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Publication numberUS7236359 B2
Publication typeGrant
Application numberUS 10/816,245
Publication dateJun 26, 2007
Filing dateApr 1, 2004
Priority dateApr 1, 2004
Fee statusLapsed
Also published asUS20050219812
Publication number10816245, 816245, US 7236359 B2, US 7236359B2, US-B2-7236359, US7236359 B2, US7236359B2
InventorsLarry A. Strobel
Original AssigneeStrobel Larry A
Export CitationBiBTeX, EndNote, RefMan
External Links: USPTO, USPTO Assignment, Espacenet
Environmental control system for personal computers
US 7236359 B2
Abstract
An environmental control unit for a personal computer tower case includes an enclosure configured to substantially enclose the tower case and an air conditioning unit configured to draw air from a first region of the enclosure, cool the air to within a selected range of temperatures, and output the air into a second region of the enclosure. The enclosure includes a gasket disposed between an outer wall of the tower case and an inner surface of the enclosure, for preventing circulation of air within the enclosure and around an exterior of the case. The enclosure may also include a port for access to a front side of the personal computer case, and an aperture in a back wall of the enclosure for passage of cables. The aperture is configured to permit passage of the cables while limiting passage of air.
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Claims(21)
1. A computer system comprising:
a cabinet having a closure configured to be substantially airtight when closed;
a personal computer, including a power supply, positioned within the cabinet;
a gasket positioned in a space between an inner surface of the cabinet and an outer surface of the personal computer and configured to prevent passage of air, through a space between the personal computer and the inner surface of the cabinet, between a first region and a second region; and
a cooling unit positioned within the cabinet, the cooling unit configured to draw air from the first region, cool the air and output the air into the second region.
2. The computer system of claim 1, further comprising:
a disk drive positioned within the computer, the cabinet including an access panel for access to the disk drive.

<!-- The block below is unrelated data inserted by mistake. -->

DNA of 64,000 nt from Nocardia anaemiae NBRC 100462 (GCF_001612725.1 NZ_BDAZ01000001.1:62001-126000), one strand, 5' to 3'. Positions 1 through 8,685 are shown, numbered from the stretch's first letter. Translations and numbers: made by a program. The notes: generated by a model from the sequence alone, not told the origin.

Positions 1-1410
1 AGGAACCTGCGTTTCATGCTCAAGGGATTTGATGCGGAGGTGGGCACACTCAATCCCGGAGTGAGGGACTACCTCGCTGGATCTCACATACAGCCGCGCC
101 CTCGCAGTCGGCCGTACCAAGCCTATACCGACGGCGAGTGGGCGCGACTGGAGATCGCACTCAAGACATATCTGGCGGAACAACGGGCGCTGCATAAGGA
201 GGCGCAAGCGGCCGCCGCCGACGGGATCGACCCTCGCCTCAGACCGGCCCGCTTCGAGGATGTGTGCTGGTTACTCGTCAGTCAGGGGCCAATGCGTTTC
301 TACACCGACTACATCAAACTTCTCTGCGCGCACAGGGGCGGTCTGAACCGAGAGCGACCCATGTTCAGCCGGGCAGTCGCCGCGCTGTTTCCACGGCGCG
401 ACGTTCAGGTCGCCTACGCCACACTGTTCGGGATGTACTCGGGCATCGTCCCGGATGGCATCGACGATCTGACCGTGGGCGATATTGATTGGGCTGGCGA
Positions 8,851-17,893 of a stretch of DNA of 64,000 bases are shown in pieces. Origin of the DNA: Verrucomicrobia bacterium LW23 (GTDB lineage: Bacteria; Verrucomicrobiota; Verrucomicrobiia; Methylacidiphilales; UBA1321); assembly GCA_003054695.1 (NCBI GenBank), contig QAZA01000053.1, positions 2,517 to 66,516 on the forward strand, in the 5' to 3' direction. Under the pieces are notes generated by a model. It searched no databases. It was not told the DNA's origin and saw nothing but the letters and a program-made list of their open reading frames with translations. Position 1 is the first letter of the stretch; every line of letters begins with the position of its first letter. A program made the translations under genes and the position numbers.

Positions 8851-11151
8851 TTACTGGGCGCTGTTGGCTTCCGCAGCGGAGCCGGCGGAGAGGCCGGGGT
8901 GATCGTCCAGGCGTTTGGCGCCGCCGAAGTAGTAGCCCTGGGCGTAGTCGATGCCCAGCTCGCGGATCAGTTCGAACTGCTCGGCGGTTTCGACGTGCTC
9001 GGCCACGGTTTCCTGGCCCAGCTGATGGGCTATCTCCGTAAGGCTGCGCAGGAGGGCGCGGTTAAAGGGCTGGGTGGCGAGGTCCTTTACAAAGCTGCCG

3. The computer system of claim 1, further comprising:
a video monitor coupled to the computer via a cable; and
an opening in the cabinet for receiving the cable.
4. The computer system of claim 1, further comprising:
a jump cable coupled at a first end to a port of the computer, and coupled at a second end to a port in a wall of the cabinet.
5. An environmental control unit for a personal computer comprising:
an enclosure configured to substantially enclose the computer, separately encased in a tower case;
means for preventing circulation of air within the enclosure and around an exterior of a case of the personal computer between a first region of the enclosure and a second region of the enclosure; and
an air conditioning unit configured to draw air into the unit, cool the air to within a selected range of temperatures, and blow the air into the enclosure.
6. The control unit of claim 5 wherein the air conditioning unit is configured to draw air from the first region of the enclosure and blow the air into the second region of the enclosure.
7. The unit of claim 5 wherein the preventing means comprises:
a gasket configured to substantially seal a space between an interior surface of the enclosure and the exterior of the personal computer case, on three sides of the case.
8. The unit of claim 5 wherein the air conditioning unit is configured to selectively draw air from the first region of the enclosure, or draw air from a region of the exterior of the enclosure while air from the first region of the enclosure is vented to the exterior, and wherein the unit is farther configured to blow the air into the second region of the enclosure.